“We have no new masters because digital technology is more than an invention, tool, or genre,” wrote Jerry Saltz recently in his review of the New Museum Triennial. “It is a whole new landscape, a new biology, one that is changing us as much as we are changing it—and could one day live on the moon or inside us. Either way, we are digital’s bitches.”
Saltz, whose infamous and art historically raunchy Facebook posts have gotten him temporarily banned from the site, has an amazing point. In 2015, if we’re being truly honest with ourselves, we all exist as digital’s bitches. We spend our days with our hands all over devices that we have no idea how to construct, refashion, or repair. In small ways we’re all trying to come to terms with the future of the digital world, but at this moment, due to a severe lack of equity in the tech world, we’re at a stalemate.
In this context, “we” is a very generous descriptor for those existing on the margins of the Internet. Every year the public gets a report from Forbes or some other big tech blog on the dismal representation of women and people of color employed by tech companies. Most recently, Vice’s Motherboard declared that we are in “The Year of the Table Flip (╯°□°)╯︵ ┻━┻,” decrying that it’s time for a new brand of tech activism. This article, though cis-white-female–centric, encourages those on the margins of tech to take to the web to give voice to their injustices in public forums.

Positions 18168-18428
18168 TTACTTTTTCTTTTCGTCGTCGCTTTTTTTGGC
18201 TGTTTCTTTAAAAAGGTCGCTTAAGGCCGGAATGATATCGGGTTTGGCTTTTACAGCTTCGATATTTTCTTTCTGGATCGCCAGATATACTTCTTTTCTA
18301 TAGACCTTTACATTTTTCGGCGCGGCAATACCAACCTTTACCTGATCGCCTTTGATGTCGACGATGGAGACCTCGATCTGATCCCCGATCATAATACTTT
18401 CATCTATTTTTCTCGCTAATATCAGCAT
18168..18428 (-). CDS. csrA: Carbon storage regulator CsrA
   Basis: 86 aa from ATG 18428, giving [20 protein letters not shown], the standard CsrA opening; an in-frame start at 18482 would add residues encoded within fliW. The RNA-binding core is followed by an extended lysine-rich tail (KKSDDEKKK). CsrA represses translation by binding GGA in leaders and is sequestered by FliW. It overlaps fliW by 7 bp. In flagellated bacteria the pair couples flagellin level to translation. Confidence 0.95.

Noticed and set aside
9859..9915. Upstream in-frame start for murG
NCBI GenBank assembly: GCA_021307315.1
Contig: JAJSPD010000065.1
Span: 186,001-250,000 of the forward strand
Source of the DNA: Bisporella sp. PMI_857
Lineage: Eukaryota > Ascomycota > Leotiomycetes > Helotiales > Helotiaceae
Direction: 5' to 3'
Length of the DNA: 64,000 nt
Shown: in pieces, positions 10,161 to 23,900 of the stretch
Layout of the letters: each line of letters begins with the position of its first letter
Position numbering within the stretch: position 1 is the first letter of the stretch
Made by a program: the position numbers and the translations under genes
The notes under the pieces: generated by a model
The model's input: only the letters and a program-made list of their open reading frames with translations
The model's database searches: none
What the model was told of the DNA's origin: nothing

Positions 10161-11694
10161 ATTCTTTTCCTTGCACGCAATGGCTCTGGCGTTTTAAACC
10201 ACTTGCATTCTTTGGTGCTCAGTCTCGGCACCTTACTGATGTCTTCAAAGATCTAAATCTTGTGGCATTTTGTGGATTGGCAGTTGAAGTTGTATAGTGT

Of course, the art world isn’t immune to any of this. In the Hyperallergic piece “Where Are the Women of Color in New Media Art?,” several women artists take organizations like the cyberfeminist collective Deep Lab to task. Some of the most powerful language in the article referred to a lack of access to resources and exposure—as well as issues about erasure, agency, ownership, and the Digital Divide. As Morehshin Allahyari, a new media and digital artist, educator, and curator, put it: “I have struggled, feeling isolated in the new media art scene, being frustrated with the white and specifically Western topics, exhibitions, articles, panels, etc., that also happen to always be the bubble of the same 30 artists. Rarely are new or unknown faces or artists being introduced or brought into these communities. Even when it comes down to feminist issues and events focused on women, WOC are mostly excluded. Their bodies, concerns, daily life struggle are rarely taken seriously or included in a lot of these events and publications.”
Since starting Black Contemporary Art in 2011, I’ve avoided publicly theorizing about artists and art history, instead opting for presenting artists and writing that already exists in the world. Here, I’m (mostly) staying true to that mission by highlighting artists from around the world as they want to be presented. To return to Saltz’s point, as we embark on the new landscape, it’s imperative that we labor to create a new biology that is as diverse and equitable as possible. I hope their words help spark conversations about representation, erasure, and the future of digital art.
In closing I’d like to thank Paul Schmelzer and the Walker Art Center for this opportunity, and to acknowledge Elizabeth Mputu, Jacolby Satterwhite, DJ /Rupture, Adrian Piper, Lorraine O’Grady, Pope.L, Yung Jake, Mendi+Keith Obadike, Tabita Rezaire, Kenya Johnson, Kenya (Robinson), Ronald Wimberly, and so many other artists fighting the digital fight.
Kimberly Drew received her BA from Smith College in Art History and African-American Studies, with a concentration in Museum Studies. An avid lover of Black culture and art, Kimberly first experienced the art world as an intern in the Director’s Office of the Studio Museum in Harlem. Her time at the Studio Museum inspired her to start the Tumblr blog Black Contemporary Art, sparking her interest in social media. Find her on Twitter at @museummammy and @blackcontempart.
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